Tires and tubes – what matters and what doesn’t?

Part 1

Almost since day one of riding I’ve been bombarded by opinions about tires and tubes.  The guy from whom I borrowed my first bike had just put on a new set of tires and he was agonizing over his decision.  They were very inexpensive – not the name brand he was used to – and he was afraid he wasn’t going to be happy with them.  (Or, more realistically, I wasn’t going to be happy with them, since I was going to be the only one riding on that bike!)

I thought he was nuts for worrying about such things!  So, when I finally bought my own bike, a demo with worn tires that I soon had to replace, I went straight for the best sale price in the store.  I took the generally-accepted advice of buying as high a thread count as I could get (threads per inch or tpi, similar to buying good sheets), and I bought a highly-reviewed brand and model in a color scheme that matched my bike.  But I didn’t think much more of it.  I mean, come on, a tire is a tire is a tire, right?!

Less than a year later, after going through another two sets of tires, I decided that maybe there was more to it than I originally  thought.  So I started doing research online and discovered a definite trend in the data.  Certain brands and models seemed to last longer (i.e. were more resistant to flats) and had lower rolling resistance (i.e. made it easier to pedal).  Furthermore, some tires supposedly gave you a much smoother and more comfortable ride.  The catch, however, was that it was difficult to find a tire that did all three of these things well.

To make things even more confusing, many people claim that the tubes can make a big difference as well.  The standard butyl rubber tubes that you buy in your local bike store are apparently not as flat-resistant or smooth riding as latex rubber tubes.  (The downside of these tubes, however, is that they’re very expensive and don’t hold pressure like the buytyl ones.)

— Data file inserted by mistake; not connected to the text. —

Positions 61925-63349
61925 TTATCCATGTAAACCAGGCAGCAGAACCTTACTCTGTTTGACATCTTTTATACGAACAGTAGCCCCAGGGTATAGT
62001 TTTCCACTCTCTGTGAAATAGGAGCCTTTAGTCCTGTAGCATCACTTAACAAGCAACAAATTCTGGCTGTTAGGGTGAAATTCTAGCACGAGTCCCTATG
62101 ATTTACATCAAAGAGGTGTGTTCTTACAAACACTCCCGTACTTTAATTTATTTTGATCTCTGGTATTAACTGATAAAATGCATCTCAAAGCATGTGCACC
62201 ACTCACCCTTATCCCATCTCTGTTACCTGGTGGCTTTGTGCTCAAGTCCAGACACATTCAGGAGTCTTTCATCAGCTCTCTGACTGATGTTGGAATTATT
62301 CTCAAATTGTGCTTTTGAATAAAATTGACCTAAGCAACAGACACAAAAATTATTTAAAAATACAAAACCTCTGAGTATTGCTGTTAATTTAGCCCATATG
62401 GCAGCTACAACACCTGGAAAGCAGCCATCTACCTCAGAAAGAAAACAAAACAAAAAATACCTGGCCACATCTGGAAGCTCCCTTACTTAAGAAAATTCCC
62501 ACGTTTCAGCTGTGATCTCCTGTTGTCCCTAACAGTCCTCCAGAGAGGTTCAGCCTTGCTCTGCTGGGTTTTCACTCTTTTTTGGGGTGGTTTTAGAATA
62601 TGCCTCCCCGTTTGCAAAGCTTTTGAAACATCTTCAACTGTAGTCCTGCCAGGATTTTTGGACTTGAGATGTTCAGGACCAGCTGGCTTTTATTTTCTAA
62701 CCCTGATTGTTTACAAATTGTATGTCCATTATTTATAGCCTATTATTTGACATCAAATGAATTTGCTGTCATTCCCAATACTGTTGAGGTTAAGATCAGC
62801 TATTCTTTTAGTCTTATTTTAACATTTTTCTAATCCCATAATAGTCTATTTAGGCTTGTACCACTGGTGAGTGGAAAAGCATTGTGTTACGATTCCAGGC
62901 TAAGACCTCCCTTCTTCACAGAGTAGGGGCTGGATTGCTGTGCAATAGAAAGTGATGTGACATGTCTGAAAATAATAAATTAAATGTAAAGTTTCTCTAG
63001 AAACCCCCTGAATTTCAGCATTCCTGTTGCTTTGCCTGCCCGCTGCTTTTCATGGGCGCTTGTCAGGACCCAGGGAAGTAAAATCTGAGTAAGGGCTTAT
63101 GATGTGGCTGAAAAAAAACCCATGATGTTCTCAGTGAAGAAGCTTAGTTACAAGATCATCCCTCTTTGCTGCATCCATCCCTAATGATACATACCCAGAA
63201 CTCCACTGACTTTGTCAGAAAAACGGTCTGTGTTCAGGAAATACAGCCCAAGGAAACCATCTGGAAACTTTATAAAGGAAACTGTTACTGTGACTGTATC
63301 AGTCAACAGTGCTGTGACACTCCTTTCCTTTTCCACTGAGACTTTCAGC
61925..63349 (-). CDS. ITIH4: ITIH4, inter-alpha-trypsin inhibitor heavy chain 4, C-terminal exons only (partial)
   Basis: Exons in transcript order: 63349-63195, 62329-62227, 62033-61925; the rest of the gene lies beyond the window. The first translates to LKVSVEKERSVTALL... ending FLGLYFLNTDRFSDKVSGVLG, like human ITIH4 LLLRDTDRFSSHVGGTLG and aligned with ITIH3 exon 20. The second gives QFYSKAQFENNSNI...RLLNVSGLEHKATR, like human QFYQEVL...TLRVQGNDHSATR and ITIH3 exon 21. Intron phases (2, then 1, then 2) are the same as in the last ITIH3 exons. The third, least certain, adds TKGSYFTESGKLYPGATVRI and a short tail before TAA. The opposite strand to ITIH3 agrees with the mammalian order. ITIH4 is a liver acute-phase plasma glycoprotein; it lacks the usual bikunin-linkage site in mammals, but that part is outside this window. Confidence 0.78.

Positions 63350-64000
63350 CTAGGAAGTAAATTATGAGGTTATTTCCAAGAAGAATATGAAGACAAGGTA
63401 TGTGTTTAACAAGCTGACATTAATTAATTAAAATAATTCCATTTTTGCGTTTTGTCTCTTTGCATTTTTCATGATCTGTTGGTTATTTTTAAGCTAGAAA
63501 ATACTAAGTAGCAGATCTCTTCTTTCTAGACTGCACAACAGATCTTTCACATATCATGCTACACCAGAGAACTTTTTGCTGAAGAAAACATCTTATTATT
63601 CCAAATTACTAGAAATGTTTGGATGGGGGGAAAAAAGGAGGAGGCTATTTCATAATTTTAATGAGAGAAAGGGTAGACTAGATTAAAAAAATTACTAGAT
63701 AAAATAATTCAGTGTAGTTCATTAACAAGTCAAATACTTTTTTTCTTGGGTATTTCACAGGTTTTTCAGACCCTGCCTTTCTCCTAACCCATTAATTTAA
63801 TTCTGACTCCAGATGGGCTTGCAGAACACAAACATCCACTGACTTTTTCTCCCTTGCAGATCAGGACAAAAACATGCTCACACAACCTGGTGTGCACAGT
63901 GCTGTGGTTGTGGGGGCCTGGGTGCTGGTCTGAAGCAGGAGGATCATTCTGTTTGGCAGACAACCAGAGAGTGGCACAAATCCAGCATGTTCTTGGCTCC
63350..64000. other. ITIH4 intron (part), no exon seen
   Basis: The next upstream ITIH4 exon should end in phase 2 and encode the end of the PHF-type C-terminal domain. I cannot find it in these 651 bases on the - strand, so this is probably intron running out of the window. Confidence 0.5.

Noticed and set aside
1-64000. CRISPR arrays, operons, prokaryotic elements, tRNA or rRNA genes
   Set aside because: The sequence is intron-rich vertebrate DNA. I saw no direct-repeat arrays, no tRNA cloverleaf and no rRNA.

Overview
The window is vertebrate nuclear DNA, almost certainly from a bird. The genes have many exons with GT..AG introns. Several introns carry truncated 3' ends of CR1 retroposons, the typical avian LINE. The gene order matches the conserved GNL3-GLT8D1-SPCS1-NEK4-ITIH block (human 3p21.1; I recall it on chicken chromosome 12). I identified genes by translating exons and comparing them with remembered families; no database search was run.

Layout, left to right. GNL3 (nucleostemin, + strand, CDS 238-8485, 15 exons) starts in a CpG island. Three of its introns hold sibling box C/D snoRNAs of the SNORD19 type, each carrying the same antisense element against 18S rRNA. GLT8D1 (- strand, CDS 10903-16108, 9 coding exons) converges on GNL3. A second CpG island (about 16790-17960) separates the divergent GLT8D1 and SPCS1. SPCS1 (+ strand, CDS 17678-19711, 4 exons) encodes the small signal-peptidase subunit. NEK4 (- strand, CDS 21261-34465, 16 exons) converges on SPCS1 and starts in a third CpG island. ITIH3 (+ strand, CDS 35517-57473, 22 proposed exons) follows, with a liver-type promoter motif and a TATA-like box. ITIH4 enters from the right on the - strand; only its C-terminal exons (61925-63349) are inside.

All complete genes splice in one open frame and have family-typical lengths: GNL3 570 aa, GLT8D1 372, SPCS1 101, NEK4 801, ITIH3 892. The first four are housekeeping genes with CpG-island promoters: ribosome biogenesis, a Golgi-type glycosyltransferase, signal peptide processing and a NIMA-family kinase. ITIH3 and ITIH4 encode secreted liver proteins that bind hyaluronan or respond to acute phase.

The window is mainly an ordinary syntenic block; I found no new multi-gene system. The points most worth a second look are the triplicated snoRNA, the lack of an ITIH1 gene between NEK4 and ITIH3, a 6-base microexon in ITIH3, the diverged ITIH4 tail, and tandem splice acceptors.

So, I decided to run an experiment.  I concluded from my friends’ inputs, as  well as my research, that the Continental Grand Prix 4000s were the best combination of tire qualities you could find, and the Vittoria latex tubes were the best (and one of the only, frankly) option in that area.  I would get a pair of each and put them on my bike at the same time to see if I noticed a difference.

Oh, and one other thing – I’m a big guy, so I went up from the standard, 23mm-wide tires to the larger, supposedly smoother and less-rolling-resistance, 25mm-wide tires.  (Again, recommended for us “clydesdales” – i.e. riders over 200 lbs – by several sources.)

The experiment has just begun – yesterday (9/25/11) was my first ride with the new setup.  I broke my all-time average speed for a ride.  Whether this had anything to do with the tires or not, I’m not sure.  But I will admit – they did feel a tad faster and more supple on the road.  The bumps seemed to be smoothed out a bit!  (I changed at least 3 variables at the same time, so this experiment is not exactly scientific – I just wanted to “stack the deck”, if you will, to see if I could notice any change at all.)

More to follow in an upcoming post.  Please give me your comments and experience on the subject…

One thought on “Tires and tubes – what matters and what doesn’t?

  1. Pingback: Tires and Tubes – what matters & what doesn’t? Part 3 |

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